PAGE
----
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David

Darling

sea snake

sea snake

A sea-snake. Note the tail, which is flattened for swimming.


In the tropical parts of the Indian and Pacific Oceans there are several species of snakes that live in the sea.  A few of them, like the amphibious sea snake (Laticauda colubrine), come to shore to lay their eggs, but most of them remain permanently in the sea, and all these bear their young alive.  Sea snakes can be recognised by the tail, which is flattened from side to side, like the blade of an oar.  This is an adaptation for swimming.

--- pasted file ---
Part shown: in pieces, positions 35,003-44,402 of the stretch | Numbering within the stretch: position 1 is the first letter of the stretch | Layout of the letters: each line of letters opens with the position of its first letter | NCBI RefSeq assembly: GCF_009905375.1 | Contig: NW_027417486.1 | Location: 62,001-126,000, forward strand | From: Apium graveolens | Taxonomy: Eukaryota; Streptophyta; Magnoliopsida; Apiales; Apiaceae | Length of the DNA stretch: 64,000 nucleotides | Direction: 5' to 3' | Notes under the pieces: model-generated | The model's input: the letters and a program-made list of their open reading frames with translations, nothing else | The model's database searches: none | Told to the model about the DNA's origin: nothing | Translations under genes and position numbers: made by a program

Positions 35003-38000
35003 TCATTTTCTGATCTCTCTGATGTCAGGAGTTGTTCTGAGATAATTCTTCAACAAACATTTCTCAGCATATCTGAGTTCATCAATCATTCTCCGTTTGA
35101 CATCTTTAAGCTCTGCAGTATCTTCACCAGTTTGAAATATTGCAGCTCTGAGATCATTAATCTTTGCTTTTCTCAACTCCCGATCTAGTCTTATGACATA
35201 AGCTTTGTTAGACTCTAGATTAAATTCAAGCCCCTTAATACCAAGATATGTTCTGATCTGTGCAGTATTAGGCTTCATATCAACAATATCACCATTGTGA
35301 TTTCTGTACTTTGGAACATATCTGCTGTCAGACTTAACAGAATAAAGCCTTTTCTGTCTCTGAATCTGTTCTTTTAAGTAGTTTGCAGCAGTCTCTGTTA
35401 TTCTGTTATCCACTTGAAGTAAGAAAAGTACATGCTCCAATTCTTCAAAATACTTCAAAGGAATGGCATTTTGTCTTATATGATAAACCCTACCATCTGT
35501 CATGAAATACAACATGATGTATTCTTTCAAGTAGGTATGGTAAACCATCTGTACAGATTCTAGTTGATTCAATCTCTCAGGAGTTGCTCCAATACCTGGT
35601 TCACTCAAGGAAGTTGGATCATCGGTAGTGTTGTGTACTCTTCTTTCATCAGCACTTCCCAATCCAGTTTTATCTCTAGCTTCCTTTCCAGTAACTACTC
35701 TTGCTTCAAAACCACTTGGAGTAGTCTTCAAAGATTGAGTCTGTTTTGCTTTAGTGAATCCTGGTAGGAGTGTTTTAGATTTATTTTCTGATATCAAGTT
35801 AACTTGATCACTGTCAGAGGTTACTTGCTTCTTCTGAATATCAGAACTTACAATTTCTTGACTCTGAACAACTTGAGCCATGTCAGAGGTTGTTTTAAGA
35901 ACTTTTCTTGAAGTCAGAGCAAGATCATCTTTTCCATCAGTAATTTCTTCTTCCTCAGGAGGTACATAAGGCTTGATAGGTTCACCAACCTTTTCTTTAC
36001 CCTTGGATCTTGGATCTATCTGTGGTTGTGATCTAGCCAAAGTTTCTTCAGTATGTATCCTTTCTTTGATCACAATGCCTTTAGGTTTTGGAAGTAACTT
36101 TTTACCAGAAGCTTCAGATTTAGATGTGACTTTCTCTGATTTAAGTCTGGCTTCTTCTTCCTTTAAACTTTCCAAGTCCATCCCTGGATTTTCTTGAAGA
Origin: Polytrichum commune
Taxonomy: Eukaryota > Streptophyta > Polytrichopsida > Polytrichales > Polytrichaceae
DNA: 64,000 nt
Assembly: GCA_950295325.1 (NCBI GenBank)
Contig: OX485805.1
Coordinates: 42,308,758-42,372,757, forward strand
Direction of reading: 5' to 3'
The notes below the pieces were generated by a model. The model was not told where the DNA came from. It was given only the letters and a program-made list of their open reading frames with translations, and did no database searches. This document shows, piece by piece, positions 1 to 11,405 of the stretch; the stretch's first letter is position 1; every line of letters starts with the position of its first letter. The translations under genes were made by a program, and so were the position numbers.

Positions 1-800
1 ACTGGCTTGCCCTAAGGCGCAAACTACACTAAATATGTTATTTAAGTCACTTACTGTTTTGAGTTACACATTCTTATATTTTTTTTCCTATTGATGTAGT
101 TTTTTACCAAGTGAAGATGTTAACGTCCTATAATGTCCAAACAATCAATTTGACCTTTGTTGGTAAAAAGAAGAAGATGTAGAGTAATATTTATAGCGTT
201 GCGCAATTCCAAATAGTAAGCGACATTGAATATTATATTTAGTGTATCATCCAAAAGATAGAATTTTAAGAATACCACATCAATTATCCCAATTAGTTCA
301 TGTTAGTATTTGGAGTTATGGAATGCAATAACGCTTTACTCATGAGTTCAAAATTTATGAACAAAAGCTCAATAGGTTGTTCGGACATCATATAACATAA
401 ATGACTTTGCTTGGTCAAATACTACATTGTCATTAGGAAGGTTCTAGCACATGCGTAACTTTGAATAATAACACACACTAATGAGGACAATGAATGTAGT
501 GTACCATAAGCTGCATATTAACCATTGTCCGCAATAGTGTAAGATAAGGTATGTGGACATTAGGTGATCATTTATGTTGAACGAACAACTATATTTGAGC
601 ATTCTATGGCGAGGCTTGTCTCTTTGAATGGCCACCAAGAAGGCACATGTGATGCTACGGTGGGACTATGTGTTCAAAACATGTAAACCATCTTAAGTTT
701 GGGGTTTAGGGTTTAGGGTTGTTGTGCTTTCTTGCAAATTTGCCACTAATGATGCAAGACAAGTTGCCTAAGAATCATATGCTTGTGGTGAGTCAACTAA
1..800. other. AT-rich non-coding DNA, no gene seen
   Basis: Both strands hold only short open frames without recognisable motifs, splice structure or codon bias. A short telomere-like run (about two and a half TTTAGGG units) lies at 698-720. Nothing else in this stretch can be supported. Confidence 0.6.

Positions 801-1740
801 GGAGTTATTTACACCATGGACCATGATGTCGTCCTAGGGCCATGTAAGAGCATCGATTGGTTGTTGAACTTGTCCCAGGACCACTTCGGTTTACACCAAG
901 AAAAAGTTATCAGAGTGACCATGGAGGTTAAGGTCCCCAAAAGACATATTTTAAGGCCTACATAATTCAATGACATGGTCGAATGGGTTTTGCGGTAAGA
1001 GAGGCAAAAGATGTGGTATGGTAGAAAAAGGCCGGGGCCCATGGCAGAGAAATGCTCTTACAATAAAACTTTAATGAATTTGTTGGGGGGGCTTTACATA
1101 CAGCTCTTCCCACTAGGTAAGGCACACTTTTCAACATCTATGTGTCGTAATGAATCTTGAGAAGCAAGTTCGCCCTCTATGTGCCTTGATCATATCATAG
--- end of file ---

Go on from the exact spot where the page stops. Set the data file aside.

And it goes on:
The venom of sea snakes is extremely powerful, and acts on the nervous system.  The bite itself is not painful at all, but some hours after it the victim becomes paralysed and, in fatal cases, unable to breath.

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